An internal corporate transcript of a speech made by Huawei founder and CEO Ren Zhengfei (pictured) accused ‘certain’ US politicians of wanting to ‘kill’ the world’s largest network manufacturer, reports Reuters.
Wave after wave of severe U.S. sanctions against Huawei has led us to finally understand, certain American politicians want to kill us, not just correct us.
The speech was made during a ‘farewell party’ for employees of Honor, the smartphone manufacturer which has been spun off from Huawei as a result of US sanctions. During the speech Ren emphasized that the companies were now competitors, and that Honor employees should strive to act independently and seek to surpass Huawei in the marketplace. Honor-branded phones represent approximately a quarter of Huawei’s recent sales. It was announced in November that Honor would be acquired by a new entity formed by its agents and dealers. The change of ownership means the company should be able to resume sourcing components that can no longer be purchased by Huawei.
The South China Morning Post suggested that the speech was emotionally charged. Ren spoke about ‘millions’ of jobs being threatened by US sanctions. It is unclear where this number comes from as Huawei’s own website states their total workforce is slightly under 200,000.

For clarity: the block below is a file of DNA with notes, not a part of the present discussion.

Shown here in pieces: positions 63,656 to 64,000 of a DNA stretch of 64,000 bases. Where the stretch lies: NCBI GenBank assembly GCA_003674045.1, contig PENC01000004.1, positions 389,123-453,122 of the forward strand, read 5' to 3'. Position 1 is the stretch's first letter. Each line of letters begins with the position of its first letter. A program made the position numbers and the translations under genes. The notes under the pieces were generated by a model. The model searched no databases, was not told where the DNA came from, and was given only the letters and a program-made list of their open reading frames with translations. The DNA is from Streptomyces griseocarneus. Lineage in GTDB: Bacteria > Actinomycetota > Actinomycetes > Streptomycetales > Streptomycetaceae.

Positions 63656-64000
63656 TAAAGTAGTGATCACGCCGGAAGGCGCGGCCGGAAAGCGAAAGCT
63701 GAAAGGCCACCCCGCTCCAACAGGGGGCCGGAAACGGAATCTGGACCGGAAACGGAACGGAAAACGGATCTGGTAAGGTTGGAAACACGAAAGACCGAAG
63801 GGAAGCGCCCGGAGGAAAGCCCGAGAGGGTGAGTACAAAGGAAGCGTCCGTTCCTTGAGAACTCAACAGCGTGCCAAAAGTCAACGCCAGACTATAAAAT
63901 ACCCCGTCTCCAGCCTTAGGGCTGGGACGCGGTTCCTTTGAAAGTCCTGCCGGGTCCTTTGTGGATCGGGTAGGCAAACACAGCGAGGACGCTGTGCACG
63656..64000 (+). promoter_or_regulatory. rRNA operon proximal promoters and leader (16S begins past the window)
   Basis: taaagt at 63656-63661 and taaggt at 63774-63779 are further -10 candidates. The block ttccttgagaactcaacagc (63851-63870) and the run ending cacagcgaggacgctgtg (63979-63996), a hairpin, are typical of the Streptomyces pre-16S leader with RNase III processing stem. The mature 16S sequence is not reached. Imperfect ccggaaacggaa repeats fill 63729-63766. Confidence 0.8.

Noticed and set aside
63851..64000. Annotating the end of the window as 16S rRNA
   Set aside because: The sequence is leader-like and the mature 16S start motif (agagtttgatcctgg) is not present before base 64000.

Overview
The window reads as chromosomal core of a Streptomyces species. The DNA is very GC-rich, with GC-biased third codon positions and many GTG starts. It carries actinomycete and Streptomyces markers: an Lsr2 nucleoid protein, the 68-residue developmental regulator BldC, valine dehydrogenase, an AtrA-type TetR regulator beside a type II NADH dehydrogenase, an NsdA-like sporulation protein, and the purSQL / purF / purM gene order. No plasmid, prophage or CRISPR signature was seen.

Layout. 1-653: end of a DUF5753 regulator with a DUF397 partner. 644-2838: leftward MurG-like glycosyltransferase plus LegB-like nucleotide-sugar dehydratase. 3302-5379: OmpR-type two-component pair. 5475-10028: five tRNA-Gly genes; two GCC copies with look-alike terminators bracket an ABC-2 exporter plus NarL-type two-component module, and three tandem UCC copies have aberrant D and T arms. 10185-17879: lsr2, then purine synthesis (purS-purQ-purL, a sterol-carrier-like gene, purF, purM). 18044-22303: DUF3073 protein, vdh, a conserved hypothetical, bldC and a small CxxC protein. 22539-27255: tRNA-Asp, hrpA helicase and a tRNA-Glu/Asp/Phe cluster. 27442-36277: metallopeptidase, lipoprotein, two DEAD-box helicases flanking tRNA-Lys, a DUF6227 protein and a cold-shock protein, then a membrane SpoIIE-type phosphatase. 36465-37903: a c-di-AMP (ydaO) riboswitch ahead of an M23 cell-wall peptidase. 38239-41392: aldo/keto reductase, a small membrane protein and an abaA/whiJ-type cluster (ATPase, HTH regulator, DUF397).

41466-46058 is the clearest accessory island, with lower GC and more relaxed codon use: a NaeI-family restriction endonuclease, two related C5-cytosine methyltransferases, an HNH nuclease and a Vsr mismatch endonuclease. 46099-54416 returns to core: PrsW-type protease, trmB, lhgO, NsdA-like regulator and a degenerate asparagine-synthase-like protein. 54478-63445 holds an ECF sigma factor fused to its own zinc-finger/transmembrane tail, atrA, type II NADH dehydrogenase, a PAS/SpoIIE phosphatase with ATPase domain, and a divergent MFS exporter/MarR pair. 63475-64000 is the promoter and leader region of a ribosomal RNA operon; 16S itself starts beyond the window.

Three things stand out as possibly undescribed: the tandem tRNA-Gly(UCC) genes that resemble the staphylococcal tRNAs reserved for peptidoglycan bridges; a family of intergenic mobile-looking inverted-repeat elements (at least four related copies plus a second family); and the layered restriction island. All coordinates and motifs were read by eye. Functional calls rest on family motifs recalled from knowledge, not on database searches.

Ren’s daughter Meng Wanzhou, who is also the CFO of Huawei, is currently under arrest in Canada pending her extradition to the USA on charges of fraud. It is alleged she misled HSBC about Huawei’s business dealings in Iran, with the result that the bank broke US sanctions relating to Iran’s nuclear and weapons programs. Al Jazeera reports that Meng’s lawyers recently argued the Canadian police had covered up a technical breach in the way she had been arrested, and hence that she should be released.
Huawei robustly denies it is under the influence of the Chinese government. Two Canadians, businessman Michael Spavor and former diplomat Michael Kovrig, were arrested in China on espionage charges nine days after the arrest of Meng Wanzhou. Chinese authorities claim the timing of the arrests was a pure coincidence whilst also routinely choosing to mention the name of Huawei’s CFO when Western journalists ask them about Spavor and Kovrig.